The third element of the bundle after the standardized discharge summary and the risk stratification is follow up. All patients who leave the hospital receive a "transition RN call" within 48 to 72 hours. That RN is based in the primary care office. A different person follows up on surgical patients.
If it's a high-risk patient, a nurse will follow him or her for 30 days. High-risk patients are scheduled for a primary care visit within five days of discharge; those without an unusual risk get one in at least 10 days. The goal, she says, is to get all patients a visit scheduled within five. "As of today 53% of all patients leaving this hospital have an appointment within five days," she says.
The fourth issue the team tackled was medications. In interviewing patients, Barnes says, the team found that many don't absorb the information they're given while they're still in the hospital whether that's because they're still recovering from surgery, they're already on medications that affect cognition, or other multiple reasons. "Until they actually have to use the meds at home, that doesn't hit them how important it is. So in this bundle, they built medication reconciliation across the continuum," she says.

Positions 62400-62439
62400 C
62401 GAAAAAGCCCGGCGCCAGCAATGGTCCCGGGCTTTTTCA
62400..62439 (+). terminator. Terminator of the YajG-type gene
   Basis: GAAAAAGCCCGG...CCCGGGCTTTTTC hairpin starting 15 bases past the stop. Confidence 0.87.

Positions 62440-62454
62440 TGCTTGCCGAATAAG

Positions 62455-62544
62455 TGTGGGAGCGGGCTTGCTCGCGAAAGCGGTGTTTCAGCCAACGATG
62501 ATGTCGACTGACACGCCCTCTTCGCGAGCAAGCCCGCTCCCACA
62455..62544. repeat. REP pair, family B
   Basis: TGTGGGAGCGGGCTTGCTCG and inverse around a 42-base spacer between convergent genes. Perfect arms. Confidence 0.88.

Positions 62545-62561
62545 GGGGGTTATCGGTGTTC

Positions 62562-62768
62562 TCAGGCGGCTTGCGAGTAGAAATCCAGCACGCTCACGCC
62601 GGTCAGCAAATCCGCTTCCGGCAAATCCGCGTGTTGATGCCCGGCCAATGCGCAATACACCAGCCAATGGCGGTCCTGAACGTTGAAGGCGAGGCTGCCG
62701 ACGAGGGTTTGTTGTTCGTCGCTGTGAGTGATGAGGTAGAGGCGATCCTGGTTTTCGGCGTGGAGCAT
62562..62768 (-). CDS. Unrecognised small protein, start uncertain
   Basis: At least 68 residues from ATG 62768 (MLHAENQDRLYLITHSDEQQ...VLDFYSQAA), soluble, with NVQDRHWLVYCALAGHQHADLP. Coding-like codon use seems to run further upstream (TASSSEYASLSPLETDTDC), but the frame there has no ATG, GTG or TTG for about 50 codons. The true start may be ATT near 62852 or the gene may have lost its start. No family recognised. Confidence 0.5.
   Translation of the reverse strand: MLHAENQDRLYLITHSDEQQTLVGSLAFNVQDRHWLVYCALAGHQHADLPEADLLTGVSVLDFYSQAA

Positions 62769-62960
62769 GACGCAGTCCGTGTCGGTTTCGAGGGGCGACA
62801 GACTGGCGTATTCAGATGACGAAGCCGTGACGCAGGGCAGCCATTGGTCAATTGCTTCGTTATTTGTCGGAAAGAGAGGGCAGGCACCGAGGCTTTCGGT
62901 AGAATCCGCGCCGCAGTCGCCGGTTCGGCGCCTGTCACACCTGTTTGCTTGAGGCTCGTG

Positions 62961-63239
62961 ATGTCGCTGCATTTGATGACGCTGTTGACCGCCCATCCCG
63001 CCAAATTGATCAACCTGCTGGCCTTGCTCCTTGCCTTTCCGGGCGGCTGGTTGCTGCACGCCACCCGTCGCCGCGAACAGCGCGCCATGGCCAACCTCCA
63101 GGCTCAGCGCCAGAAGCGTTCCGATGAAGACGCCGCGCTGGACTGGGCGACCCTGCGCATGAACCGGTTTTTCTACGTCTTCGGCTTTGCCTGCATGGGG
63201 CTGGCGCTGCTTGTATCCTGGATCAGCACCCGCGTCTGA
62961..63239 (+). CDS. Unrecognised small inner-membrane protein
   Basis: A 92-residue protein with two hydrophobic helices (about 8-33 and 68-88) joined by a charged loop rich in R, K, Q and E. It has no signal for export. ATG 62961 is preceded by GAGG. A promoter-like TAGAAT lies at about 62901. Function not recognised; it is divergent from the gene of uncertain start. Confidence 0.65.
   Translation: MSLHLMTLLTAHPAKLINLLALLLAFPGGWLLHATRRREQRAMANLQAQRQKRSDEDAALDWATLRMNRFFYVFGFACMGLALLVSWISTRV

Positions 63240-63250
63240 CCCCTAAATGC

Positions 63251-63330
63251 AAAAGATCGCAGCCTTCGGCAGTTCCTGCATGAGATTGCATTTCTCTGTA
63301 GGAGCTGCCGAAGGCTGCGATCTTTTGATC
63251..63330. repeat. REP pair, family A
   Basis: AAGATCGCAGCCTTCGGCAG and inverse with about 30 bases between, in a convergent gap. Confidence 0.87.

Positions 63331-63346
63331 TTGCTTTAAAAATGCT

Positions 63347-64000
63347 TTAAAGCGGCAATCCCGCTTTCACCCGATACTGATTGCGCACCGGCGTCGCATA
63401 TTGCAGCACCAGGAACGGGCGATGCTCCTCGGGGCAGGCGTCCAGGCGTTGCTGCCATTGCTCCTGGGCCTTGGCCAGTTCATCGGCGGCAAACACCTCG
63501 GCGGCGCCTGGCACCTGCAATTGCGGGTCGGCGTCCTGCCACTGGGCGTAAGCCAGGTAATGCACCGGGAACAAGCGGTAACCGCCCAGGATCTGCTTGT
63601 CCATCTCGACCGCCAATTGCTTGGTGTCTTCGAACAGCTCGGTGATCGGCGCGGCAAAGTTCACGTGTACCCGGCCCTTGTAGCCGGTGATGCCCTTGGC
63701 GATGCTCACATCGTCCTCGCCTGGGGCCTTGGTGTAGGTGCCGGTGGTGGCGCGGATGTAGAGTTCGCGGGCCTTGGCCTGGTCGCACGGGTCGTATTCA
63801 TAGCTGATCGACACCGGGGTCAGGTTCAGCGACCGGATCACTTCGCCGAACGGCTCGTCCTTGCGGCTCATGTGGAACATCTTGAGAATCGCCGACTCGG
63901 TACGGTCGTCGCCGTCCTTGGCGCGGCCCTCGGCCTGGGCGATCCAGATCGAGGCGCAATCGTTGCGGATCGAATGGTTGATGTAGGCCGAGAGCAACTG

Pharmacists review medications for all high-risk patients in the hospital. Using the risk criteria the team developed, pharmacists now check about 37% of the cases. The pharmacist also calls the high-risk patients once they are home and works in concert with the RN in charge of follow up.
Before the redesign, patients were given numbers to call for problems once they were home. The most common number, Barnes says, was 911. "Often that would be the only phone number on there or we would give the patient a list of 20 phone numbers and [tell them] pick which one to call. So what our patients told us is they couldn't figure out who to call. That sounds so basic, but we were kind of missing that basic thing in this region, so we got a special transitions number and that number goes into the call center where today they are answering 80% of the calls in under a half minute," she says.
The hospital physicians took ownership of caring for patients between the time they leave the hospital and go to their first follow-up visit with their PCP. If the nurse who handles the calls cannot answer a question, she transfers the patient to the hospital physician. "The patients love it because they can get somebody right away, the nurse feels she is being very helpful, and then she has the ability to get either physician or pharmacist input right away," Barnes says.
Now, the average number of days before a follow-up visit post-discharge is down, 30-day readmission rates are trending down, and HCAPS patient satisfaction rates are going up, Barnes says.
[For more information, contact:
Carol Barnes, MS, PT, GCS, Principal Program Consultant, Care Management Institute, Kaiser Permanente. E-mail: firstname.lastname@example.org.]